From the Genesis Fall to today, people have been trying to reshape the Godhead according to their own ideas. How ignorant and foolish of us! Paul explains that “truly, these times of ignorance God overlooked, but now commands all men everywhere to repent, because He has appointed a Day on which He will judge the world in righteousness by the Man whom He has ordained. He has given assurance of this to all by raising Him from the dead” (Acts 17:29-31).
The last Day is also called the Day of Judgment. Those who are in Christ shall be judged at the beginning of the Day, when He comes for those who are judged to be “in Christ.” All other people, both past and present at that time, will be judged at the end of the 1,000-year Day.
The basis of that judgment is if we have the righteousness of Christ, having received that gift by grace through faith. In short, the only criterion for that judgment is if we believe in Jesus as our personal Savior. He holds this position by virtue of having overcome the penalty of sin, which is death. Overcoming death is resurrection—being raised from the dead and living forevermore.
This resurrection is our blessed hope as well. “Blessed be the God and Father of our Lord Jesus Christ, who according to His abundant mercy has begotten us again to a living hope through the resurrection of Jesus Christ from the dead, to an inheritance incorruptible and undefiled and that does not fade away, reserved in heaven for you, who are kept by the power of God through faith for salvation ready to be revealed in the last time” (1 Peter 1:5).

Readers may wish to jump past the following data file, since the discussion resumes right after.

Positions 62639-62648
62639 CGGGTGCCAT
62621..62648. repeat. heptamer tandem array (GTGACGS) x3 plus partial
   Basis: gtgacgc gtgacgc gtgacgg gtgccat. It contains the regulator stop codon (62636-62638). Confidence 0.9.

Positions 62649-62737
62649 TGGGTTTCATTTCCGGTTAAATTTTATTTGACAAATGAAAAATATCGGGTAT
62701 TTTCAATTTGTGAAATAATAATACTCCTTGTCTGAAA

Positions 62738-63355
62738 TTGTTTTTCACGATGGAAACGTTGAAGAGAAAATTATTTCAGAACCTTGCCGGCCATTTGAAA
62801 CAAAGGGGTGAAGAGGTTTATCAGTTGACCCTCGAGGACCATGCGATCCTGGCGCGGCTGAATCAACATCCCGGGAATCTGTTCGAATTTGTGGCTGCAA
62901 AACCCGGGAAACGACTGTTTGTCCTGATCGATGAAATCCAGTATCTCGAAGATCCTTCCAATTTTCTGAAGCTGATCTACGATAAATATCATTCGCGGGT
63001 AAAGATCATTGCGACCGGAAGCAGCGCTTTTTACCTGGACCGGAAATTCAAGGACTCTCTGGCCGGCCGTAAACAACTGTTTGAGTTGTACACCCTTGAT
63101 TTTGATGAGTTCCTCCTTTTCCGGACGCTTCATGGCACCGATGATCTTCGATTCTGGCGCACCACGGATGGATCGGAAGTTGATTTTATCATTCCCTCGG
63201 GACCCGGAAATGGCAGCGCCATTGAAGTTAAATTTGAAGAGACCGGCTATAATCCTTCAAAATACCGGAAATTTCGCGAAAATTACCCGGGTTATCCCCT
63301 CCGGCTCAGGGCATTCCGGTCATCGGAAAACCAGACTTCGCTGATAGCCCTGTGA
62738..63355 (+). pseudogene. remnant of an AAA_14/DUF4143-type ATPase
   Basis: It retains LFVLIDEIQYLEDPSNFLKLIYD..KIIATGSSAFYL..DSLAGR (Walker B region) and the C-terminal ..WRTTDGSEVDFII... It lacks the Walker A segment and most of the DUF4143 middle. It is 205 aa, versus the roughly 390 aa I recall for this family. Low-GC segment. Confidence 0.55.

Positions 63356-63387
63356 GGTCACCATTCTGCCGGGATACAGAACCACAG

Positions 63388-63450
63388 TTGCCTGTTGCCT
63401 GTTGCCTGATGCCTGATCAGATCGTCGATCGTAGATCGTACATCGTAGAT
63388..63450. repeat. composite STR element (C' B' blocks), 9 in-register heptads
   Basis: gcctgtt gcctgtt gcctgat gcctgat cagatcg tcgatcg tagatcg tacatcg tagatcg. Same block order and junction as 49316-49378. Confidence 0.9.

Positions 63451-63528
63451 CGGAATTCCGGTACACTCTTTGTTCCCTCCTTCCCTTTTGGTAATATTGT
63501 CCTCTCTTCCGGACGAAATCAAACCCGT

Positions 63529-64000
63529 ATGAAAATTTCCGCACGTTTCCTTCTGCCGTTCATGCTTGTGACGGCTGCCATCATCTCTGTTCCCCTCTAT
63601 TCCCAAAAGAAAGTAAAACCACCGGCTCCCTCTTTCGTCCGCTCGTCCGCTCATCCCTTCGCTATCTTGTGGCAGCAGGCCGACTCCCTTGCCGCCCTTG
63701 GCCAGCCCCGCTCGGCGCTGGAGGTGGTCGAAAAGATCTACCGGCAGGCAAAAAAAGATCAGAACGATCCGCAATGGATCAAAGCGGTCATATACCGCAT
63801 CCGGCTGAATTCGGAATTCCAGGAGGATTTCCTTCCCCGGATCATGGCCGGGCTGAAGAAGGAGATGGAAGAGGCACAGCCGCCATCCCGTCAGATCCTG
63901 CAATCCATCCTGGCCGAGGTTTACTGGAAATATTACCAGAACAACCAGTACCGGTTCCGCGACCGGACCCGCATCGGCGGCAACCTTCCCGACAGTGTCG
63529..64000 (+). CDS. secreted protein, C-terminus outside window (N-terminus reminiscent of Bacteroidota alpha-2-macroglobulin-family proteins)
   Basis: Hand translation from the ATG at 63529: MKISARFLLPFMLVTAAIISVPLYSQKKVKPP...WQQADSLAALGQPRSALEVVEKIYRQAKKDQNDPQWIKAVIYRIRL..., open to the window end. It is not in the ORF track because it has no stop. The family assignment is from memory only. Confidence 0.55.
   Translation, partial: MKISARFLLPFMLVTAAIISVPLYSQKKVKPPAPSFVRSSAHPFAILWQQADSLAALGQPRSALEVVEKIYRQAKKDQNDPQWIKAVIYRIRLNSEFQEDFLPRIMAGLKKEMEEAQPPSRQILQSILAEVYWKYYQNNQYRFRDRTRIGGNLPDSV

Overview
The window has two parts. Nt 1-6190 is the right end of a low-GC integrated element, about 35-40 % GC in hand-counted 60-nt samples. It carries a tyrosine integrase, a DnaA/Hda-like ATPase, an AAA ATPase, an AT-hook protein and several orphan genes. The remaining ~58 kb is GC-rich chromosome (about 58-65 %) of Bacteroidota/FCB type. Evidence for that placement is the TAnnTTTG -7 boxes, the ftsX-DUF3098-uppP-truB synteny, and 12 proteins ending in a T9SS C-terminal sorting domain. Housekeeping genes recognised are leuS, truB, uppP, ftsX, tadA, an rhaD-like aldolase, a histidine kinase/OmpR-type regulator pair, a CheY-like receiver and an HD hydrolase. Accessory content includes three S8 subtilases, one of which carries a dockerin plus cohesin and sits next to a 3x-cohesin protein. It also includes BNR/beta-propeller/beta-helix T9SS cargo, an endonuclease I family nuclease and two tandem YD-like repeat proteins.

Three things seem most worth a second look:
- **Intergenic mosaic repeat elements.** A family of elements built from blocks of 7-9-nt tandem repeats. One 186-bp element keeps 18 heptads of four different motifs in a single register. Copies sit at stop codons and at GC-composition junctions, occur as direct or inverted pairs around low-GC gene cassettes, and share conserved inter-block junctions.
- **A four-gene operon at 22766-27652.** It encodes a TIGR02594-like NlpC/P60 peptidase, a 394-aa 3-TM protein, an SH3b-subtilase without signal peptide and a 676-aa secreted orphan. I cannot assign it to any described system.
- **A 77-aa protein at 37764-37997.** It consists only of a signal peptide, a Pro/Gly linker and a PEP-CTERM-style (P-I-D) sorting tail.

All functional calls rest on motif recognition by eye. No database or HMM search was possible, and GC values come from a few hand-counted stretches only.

This is our inheritance as joint-heirs with Christ (Rom. 8:17). It is an incorruptible inheritance in the same way that our reborn spirit is sealed and incorruptible. The fullness of our salvation is guaranteed. This is the hope of our calling as the ekklesia, the called-out Church.
The Chronos Lesson: It is clear that the foundational disciples and apostles came to understand the appointed times and had seen it as an integral part of the Gospel message within the first century of the Church. Paul wrote in 1 Thess. 5:1 that “concerning the times and the seasons, brethren, you have no need that I should write to you.”
Unfortunately, you may have heard someone preach that the rapture and the end-times sequence of events wasn’t really part of the New Testament message. Really? Then why was the first sermon that was preached on the Day of Pentecost by Peter (Acts 2) all about the end-times?
Peter explained that what the people were witnessing was the outpouring of the Spirit prophesied by Joel. Furthermore, this outpouring came because it was now the last Days. Peter marked the times from the prophets to Jesus’ earthly ministry, to Jesus’ ascension, where He is awaiting the restoration of all things. As we draw nearer to the end of this age, we should expect a similar timely hour of outpouring.
All of the confusion about the rapture and the end-times comes from teachers and preachers ignoring all the prophetic pieces about the end-times placed in God’s Word. Think about this: they ignore one-third of the Bible! Granted, it is sometimes hard to let go of our preconceived ideas.
Hebrews 12:5 reminds us: “And you have forgotten the exhortation which speaks to you as to sons: ‘My son, do not despise the chastening of the Lord, nor be discouraged when you are rebuked by Him.’ ” The Greek word for chastening actually means correction and being teachable. Just as we need to humble ourselves to receive salvation, we need to humble ourselves to receive God’s Word for time and season. 1/10/24